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Subject: Re: [SG16-Unicode] P1208R3 / source_location
From: Axel Naumann (Axel.Naumann_at_[hidden])
Date: 2019-02-19 18:25:03


Thanks everyone, this is what I'll take to Core.
Axel.

On 19.02.19 13:58, Corentin wrote:
> After talking with Tom, I'd like to modify function_name to be a
> NTMBS as it is something we can actually guarantee and I don't think
> __func__ should constrain the design of source location. It would
> consistent with thTstatisfy the NB comment (whose resolution was
> adopted in that direction this morning)
>
> Tom convinced me that filename cannot and should not be a NTMBS
>
>
> On Tue, 19 Feb 2019 at 13:22 Robert Douglas <rwdougla_at_[hidden]
> <mailto:rwdougla_at_[hidden]>> wrote:
>
> Agree.
>
> On Tue, Feb 19, 2019 at 5:17 PM Tom Honermann <tom_at_[hidden]
> <mailto:tom_at_[hidden]>> wrote:
>
> On 2/18/19 1:17 PM, Robert Douglas wrote:
>> Historical footnote, these are intended to be as drop-in as
>> possible for existing facilities. __FILE__ is a "character
>> string literal," which gets it's null termination in phase 7.
>> Since we are accessing these at run-time, we should thus
>> expect these to be NTBS. Changes to this expectation would be
>> a deviation from these being a drop-in replacement to
>> __FILE__ and __func__. Note that [dcl.fct.def.general]
>>  p 8 defines __func__ as an implementation-defined string as
>> if static const char __func__[] = "function-name "; which
>> implies, also, an NTBS. This is the reasoning for NTBS. To do
>> otherwise, would deviate this feature from __FILE__ and
>> __func__, which it is designed to replace.
>
> Agreed.  Certainly guaranteeing that these have a null
> terminator is required given that file_name() returns const
> char*.  I don't agree with associating these with NTMBSs
> though since multi-byte has encoding implications.
>
> Tom.
>
>>
>>
>> On Mon, Feb 18, 2019 at 11:20 AM Corentin
>> <corentin.jabot_at_[hidden] <mailto:corentin.jabot_at_[hidden]>>
>> wrote:
>>
>> Quick reply : display only, no expectation the file can
>> be open, or exists, or is a file. It's purely
>> informative. But expectation it can be displayed, the
>> main use cases being logging. Otherwise I agree with you.
>>
>> On Mon, Feb 18, 2019, 7:16 AM Tom Honermann
>> <tom_at_[hidden] <mailto:tom_at_[hidden]>> wrote:
>>
>>
>> On Feb 18, 2019, at 10:04 AM, Corentin
>> <corentin.jabot_at_[hidden]
>> <mailto:corentin.jabot_at_[hidden]>> wrote:
>>
>>>
>>> Very good points. 
>>> Wouldn't it be sufficient to specify that the
>>> strings are NTMBS encoded using the execution
>>> character set?
>>> source_location currently avoids making any
>>> assumption about how these strings are formed,
>>> including that they are derived from a source file.
>>> So since the value is implementation-defined, so
>>> should be the way it's constructed. 
>>> However, it is reasonable to assume that these
>>> things are valid text and therefore have a known
>>> encoding.
>>>
>>> Adding Tom, because this is borderline SG16 territory.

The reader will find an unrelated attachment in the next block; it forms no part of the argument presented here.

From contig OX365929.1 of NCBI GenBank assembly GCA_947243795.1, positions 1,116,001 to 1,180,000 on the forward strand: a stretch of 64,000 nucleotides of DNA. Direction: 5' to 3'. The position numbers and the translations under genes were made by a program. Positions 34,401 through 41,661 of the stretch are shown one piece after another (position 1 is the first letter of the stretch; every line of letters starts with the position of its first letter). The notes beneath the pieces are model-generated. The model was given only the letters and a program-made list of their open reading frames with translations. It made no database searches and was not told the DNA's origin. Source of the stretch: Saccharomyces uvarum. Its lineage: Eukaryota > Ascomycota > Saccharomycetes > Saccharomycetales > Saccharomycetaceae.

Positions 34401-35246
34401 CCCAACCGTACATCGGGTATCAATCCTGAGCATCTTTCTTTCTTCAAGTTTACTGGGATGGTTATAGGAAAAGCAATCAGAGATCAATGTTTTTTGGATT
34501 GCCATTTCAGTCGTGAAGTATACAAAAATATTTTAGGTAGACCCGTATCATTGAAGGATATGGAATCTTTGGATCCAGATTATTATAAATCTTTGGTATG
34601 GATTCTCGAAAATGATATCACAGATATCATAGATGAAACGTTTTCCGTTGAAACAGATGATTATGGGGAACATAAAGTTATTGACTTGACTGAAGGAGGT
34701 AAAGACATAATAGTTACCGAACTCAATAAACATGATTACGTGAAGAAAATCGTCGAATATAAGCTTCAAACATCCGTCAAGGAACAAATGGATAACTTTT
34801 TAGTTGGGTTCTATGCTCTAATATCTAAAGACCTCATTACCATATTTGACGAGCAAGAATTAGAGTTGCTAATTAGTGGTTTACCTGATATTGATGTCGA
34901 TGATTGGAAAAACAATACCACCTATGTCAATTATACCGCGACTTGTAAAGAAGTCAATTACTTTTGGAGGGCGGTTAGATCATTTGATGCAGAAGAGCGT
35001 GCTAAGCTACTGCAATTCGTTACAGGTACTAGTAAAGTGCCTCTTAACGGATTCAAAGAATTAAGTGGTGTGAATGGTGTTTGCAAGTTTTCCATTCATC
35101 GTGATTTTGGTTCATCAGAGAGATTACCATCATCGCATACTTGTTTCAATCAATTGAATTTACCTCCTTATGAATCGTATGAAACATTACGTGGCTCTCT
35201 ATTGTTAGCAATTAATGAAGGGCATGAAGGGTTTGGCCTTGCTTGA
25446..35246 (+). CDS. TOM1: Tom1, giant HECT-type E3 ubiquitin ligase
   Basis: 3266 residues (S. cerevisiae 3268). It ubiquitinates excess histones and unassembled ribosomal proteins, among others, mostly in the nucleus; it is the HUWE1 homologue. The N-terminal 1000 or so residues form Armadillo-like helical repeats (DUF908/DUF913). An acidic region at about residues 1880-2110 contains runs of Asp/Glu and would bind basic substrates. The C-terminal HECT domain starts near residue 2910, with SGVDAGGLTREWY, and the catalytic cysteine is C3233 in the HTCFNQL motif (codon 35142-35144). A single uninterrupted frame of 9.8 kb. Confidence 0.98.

>>
>> This isn’t borderline as we have (recently) requested
>> review of anything involving file names. 
>>
>>>
>>>
>>> @Tom: Do you want to see source_location this week
>>> knowing that I'd hope it would get through LWG
>>> before the end of the week?
>>> Or do you think having function_name / filename as
>>> multi-bytes strings encoded using the execution
>>> character set is reasonable?
>>> The alternative I see are
>>>
>>> * Leave it unspecified
>>> * Force a specific character set... which the
>>> world is not ready for
>>>
>> I think there is a higher level question to answer.
>> Are the provided file names display only, or should
>> one expect to be able to open the file using the
>> provided name?
>>
>> If they are display only, then we can specify an
>> encoding for them similarly to what is done for
>> member functions of std::filesystem::path. In this
>> case, we must explicitly acknowledge that the names
>> do not roundtrip through the filesystem (though
>> typically will in practice). Note that, on Windows,
>> file names cannot be represented accurately using
>> char based strings, so unless we want to add wchar_t
>> support, these names will be technically display only. 
>>
>> If they are potentially not display only, then we
>> can’t associate an encoding and the names are
>> bags-of-bytes. This is a limitation of POSIX. But
>> then we need wchar_t support for Windows. 
>>
>> In San Diego, the guidance we gave for the stacktrace
>> proposal is that file names are  implementation
>> defined bags-of-bytes. If we advised otherwise for
>> source location, we would be giving inconsistent
>> guidance. 
>>
>> I think we should discuss this in SG16 this week. Not
>> necessarily to propose changes for the proposal, but
>> to solidify our collective thinking around file names. 
>>
>> Tom. 
>>>
>>> Thanks, 
>>> Corentin
>>>
>>>
>>>
>>> On Mon, 18 Feb 2019 at 03:56 Axel Naumann
>>> <Axel.Naumann_at_[hidden] <mailto:Axel.Naumann_at_[hidden]>>
>>> wrote:
>>>
>>> Hi Robert,
>>>
>>> Regarding your P1208R3:
>>>
>>> Nit: it's titled "D1208R3", it doesn't mention
>>> email addresses.
>>>
>>> Not-so-nit: a NB comment on the reflection TS
>>> asks to not use NTBS but
>>> NTMBS and "Where NTBS is mentioned in the
>>> document under ballot, the
>>> encoding used for the string’s value is
>>> unspecified." Jens agrees that
>>> the proposed solution should be applied:
>>> "Specify that the strings are
>>> first formed using the basic source character
>>> set (with
>>> universal-character-names as necessary) then
>>> mapped in the manner
>>> applied to string literals with no encoding
>>> prefix in phases 5 and 6 of
>>> translation."
>>>
>>> I would very much hope that both changes are
>>> also applied to P1208R3. I
>>> call this out explicitly in our recommended NB
>>> comment response paper.
>>>
>>> Cheers, Axel.
>>>
>



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